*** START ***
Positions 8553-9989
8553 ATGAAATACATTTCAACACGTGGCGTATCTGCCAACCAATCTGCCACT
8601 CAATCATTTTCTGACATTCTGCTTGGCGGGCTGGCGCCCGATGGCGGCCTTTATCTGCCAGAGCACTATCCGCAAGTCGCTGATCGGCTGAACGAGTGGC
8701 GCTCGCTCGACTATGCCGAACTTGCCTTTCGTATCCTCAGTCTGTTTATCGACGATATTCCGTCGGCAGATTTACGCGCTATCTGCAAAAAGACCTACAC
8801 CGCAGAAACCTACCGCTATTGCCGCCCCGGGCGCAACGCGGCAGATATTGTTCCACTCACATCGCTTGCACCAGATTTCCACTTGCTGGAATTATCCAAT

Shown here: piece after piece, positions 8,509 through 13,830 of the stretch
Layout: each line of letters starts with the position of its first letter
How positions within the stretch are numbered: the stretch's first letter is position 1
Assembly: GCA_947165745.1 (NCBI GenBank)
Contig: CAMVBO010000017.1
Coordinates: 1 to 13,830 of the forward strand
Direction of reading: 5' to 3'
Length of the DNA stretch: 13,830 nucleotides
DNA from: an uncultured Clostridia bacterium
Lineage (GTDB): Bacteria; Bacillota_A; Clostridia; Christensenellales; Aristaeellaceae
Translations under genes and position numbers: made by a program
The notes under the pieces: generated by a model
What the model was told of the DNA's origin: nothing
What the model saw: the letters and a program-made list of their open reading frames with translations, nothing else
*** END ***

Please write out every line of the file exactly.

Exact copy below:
Positions 8553-9989
8553 ATGAAATACATTTCAACACGTGGCGTATCTGCCAACCAATCTGCCACT
8601 CAATCATTTTCTGACATTCTGCTTGGCGGGCTGGCGCCCGATGGCGGCCTTTATCTGCCAGAGCACTATCCGCAAGTCGCTGATCGGCTGAACGAGTGGC
8701 GCTCGCTCGACTATGCCGAACTTGCCTTTCGTATCCTCAGTCTGTTTATCGACGATATTCCGTCGGCAGATTTACGCGCTATCTGCAAAAAGACCTACAC
8801 CGCAGAAACCTACCGCTATTGCCGCCCCGGGCGCAACGCGGCAGATATTGTTCCACTCACATCGCTTGCACCAGATTTCCACTTGCTGGAATTATCCAAT

Shown here: piece after piece, positions 8,509 through 13,830 of the stretch
Layout: each line of letters starts with the position of its first letter
How positions within the stretch are numbered: the stretch's first letter is position 1
Assembly: GCA_947165745.1 (NCBI GenBank)
Contig: CAMVBO010000017.1
Coordinates: 1 to 13,830 of the forward strand
Direction of reading: 5' to 3'
Length of the DNA stretch: 13,830 nucleotides
DNA from: an uncultured Clostridia bacterium
Lineage (GTDB): Bacteria; Bacillota_A; Clostridia; Christensenellales; Aristaeellaceae
Translations under genes and position numbers: made by a program
The notes under the pieces: generated by a model
What the model was told of the DNA's origin: nothing
What the model saw: the letters and a program-made list of their open reading frames with translations, nothing else